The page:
21 February 2014

BOOK: Frankenberg’s 'Political Technology And The Erosion Of The Rule Of Law. Normalizing the State of Exception'

Edward Elgar Publishing has issued a new title. It’s Günter Frankenberg’s ‘Political Technology And The Erosion Of The Rule Of Law. Normalizing the State of Exception’.

This timely volume by distinguished scholar Günter Frankenberg offers a sophisticated analysis and sharp critique of the reactions of nations such as the US, Great Britain and Germany to perceived terrorist threats, organized crime actions and other political emergencies that have occurred in recent years.
The author demonstrates how governments have increasingly sacrificed the rule of law and human rights for the benefit of security programs – as evidenced by a rise in extraordinary measures such as surveillance, detention and torture – thus normalizing the state of exception and privileging preemptive, proactive and coercive methods of political engineering. An interdisciplinary and multi-jurisdictional study, this book develops and implements a unique theoretical and conceptual framework for understanding the rise of technical-political rationality and the fall of the rule of law, and submits both to a firm critique.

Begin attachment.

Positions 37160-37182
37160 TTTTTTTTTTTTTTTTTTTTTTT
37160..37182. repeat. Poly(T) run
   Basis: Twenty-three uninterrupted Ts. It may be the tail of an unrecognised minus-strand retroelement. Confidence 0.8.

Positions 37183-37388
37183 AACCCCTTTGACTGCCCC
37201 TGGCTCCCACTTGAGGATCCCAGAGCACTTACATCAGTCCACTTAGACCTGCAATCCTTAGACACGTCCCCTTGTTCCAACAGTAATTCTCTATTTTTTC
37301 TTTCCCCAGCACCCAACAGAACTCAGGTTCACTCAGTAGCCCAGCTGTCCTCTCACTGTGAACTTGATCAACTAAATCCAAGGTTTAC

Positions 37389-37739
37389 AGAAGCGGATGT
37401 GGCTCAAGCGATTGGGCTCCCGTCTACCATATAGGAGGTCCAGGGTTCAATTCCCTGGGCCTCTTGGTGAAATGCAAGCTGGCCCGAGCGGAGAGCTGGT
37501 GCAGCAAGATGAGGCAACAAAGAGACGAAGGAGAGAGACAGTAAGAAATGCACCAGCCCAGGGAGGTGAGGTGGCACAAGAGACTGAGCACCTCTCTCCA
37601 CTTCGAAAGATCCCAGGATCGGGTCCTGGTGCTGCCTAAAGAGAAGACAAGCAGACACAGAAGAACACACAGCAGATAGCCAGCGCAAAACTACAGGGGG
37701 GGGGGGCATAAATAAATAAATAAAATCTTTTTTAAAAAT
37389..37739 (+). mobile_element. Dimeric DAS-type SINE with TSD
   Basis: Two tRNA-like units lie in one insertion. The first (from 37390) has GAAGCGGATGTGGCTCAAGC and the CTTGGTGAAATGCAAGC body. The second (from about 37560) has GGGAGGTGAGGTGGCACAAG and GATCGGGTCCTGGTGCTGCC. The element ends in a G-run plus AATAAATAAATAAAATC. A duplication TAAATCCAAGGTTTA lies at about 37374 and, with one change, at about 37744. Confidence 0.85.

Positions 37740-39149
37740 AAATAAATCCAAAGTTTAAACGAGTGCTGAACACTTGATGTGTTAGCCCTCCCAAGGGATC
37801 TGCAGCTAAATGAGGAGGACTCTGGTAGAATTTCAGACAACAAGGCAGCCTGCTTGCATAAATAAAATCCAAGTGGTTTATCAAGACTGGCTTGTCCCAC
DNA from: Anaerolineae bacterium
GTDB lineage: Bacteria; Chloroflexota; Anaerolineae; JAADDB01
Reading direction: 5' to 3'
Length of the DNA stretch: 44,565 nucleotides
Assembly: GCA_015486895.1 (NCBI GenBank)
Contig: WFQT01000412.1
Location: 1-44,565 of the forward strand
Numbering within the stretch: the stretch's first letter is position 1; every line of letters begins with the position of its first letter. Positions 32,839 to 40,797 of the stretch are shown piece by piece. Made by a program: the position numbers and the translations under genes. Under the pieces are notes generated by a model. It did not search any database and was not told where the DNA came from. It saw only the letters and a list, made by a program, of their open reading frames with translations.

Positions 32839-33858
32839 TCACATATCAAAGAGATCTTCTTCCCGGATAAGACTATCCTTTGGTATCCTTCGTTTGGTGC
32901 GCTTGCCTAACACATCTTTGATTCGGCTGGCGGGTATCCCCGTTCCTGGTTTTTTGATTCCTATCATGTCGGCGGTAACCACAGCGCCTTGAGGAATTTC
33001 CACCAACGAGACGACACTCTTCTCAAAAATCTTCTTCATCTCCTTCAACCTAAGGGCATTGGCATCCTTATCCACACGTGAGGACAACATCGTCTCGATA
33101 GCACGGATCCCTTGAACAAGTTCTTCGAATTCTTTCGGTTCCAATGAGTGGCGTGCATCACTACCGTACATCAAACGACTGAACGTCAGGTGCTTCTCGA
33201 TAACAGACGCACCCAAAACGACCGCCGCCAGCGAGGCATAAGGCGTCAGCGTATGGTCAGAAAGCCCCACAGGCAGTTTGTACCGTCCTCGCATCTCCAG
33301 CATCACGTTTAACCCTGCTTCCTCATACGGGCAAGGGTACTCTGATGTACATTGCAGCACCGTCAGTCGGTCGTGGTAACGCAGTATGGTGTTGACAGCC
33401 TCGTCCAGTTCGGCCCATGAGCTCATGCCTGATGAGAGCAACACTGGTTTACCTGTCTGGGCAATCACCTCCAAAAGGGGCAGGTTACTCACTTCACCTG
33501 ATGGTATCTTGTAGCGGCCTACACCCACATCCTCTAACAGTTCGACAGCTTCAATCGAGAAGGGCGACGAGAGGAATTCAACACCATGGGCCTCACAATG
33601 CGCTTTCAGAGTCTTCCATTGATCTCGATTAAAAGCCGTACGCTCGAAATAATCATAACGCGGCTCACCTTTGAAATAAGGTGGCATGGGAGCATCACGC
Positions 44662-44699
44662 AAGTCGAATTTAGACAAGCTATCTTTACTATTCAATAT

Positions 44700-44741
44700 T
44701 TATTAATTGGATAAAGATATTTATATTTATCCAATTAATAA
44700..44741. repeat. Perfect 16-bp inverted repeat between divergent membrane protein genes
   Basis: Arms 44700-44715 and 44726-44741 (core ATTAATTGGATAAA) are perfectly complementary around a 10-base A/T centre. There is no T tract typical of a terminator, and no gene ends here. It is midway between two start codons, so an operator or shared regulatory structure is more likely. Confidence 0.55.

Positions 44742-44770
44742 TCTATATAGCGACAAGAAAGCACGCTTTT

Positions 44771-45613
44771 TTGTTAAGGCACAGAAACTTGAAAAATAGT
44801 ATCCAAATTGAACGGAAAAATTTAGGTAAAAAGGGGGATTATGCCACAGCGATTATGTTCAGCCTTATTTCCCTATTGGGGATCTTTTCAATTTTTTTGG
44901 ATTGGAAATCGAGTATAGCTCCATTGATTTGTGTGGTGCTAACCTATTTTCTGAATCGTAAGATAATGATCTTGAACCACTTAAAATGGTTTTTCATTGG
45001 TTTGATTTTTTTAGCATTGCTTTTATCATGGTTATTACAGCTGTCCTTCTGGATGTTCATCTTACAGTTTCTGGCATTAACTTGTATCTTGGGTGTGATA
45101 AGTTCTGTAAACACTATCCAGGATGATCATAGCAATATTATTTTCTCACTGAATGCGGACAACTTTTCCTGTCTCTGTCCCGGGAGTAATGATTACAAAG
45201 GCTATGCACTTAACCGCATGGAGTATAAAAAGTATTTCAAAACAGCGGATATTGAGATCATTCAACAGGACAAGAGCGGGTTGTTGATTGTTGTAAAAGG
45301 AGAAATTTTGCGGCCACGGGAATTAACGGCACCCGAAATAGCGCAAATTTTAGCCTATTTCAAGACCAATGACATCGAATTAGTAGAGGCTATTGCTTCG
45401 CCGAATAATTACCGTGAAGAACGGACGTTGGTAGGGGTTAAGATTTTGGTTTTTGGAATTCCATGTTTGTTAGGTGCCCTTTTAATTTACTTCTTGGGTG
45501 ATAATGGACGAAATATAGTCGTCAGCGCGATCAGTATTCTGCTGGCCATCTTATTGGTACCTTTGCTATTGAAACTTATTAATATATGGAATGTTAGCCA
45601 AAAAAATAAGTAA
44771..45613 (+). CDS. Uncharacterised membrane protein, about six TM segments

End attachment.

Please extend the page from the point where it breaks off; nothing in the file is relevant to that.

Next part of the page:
Particularly relevant in light of current controversies, this provocative book will appeal to scholars and students of international and constitutional law, legal theory, political science, and terrorism studies.
On the book
‘Books abound on the question whether states of emergency can be legally controlled. But Frankenberg’s account stands out because of his mastery of the political and legal contexts in which the terms of the debate about states of emergency were framed for us – the situation of Weimar and the constitutional reaction in postwar Germany. In addition, Frankenberg has an astonishing command of the history of political theory from Hobbes to the present. His innovative but scholarly analyses permit him to construct a narrative about the potential of the rule of law to respond to emergencies that includes detailed examinations of Schmitt, Foucault, Habermas, Agamben, and many others. His treatments of these figures seek to draw out the genuine insights they might offer, so that, even though none of the figures escapes the force of his criticism, his argument will challenge the assumptions of all involved in the debate.’

– David Dyzenhaus, University of Toronto, Canada

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